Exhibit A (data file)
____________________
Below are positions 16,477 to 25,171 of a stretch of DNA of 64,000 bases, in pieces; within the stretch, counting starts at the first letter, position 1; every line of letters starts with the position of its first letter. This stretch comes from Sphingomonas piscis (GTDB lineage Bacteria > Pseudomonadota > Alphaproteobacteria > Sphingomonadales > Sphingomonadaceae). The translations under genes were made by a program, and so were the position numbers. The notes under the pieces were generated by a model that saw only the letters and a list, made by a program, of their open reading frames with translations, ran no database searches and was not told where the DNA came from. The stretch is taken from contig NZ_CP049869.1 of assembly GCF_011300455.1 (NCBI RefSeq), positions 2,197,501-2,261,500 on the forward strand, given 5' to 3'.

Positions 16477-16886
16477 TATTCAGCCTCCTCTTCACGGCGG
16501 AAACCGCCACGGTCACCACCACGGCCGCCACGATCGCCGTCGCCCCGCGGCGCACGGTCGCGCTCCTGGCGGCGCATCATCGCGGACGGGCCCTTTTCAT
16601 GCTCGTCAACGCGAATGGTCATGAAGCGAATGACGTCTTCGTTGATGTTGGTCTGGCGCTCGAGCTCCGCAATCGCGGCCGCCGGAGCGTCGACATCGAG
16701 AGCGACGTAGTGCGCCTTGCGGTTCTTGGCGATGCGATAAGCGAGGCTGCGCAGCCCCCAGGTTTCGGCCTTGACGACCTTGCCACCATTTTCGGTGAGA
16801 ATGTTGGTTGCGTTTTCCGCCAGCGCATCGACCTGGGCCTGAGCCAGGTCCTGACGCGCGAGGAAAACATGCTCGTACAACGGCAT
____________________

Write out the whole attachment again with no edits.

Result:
Below are positions 16,477 to 25,171 of a stretch of DNA of 64,000 bases, in pieces; within the stretch, counting starts at the first letter, position 1; every line of letters starts with the position of its first letter. This stretch comes from Sphingomonas piscis (GTDB lineage Bacteria > Pseudomonadota > Alphaproteobacteria > Sphingomonadales > Sphingomonadaceae). The translations under genes were made by a program, and so were the position numbers. The notes under the pieces were generated by a model that saw only the letters and a list, made by a program, of their open reading frames with translations, ran no database searches and was not told where the DNA came from. The stretch is taken from contig NZ_CP049869.1 of assembly GCF_011300455.1 (NCBI RefSeq), positions 2,197,501-2,261,500 on the forward strand, given 5' to 3'.

Positions 16477-16886
16477 TATTCAGCCTCCTCTTCACGGCGG
16501 AAACCGCCACGGTCACCACCACGGCCGCCACGATCGCCGTCGCCCCGCGGCGCACGGTCGCGCTCCTGGCGGCGCATCATCGCGGACGGGCCCTTTTCAT
16601 GCTCGTCAACGCGAATGGTCATGAAGCGAATGACGTCTTCGTTGATGTTGGTCTGGCGCTCGAGCTCCGCAATCGCGGCCGCCGGAGCGTCGACATCGAG
16701 AGCGACGTAGTGCGCCTTGCGGTTCTTGGCGATGCGATAAGCGAGGCTGCGCAGCCCCCAGGTTTCGGCCTTGACGACCTTGCCACCATTTTCGGTGAGA
16801 ATGTTGGTTGCGTTTTCCGCCAGCGCATCGACCTGGGCCTGAGCCAGGTCCTGACGCGCGAGGAAAACATGCTCGTACAACGGCAT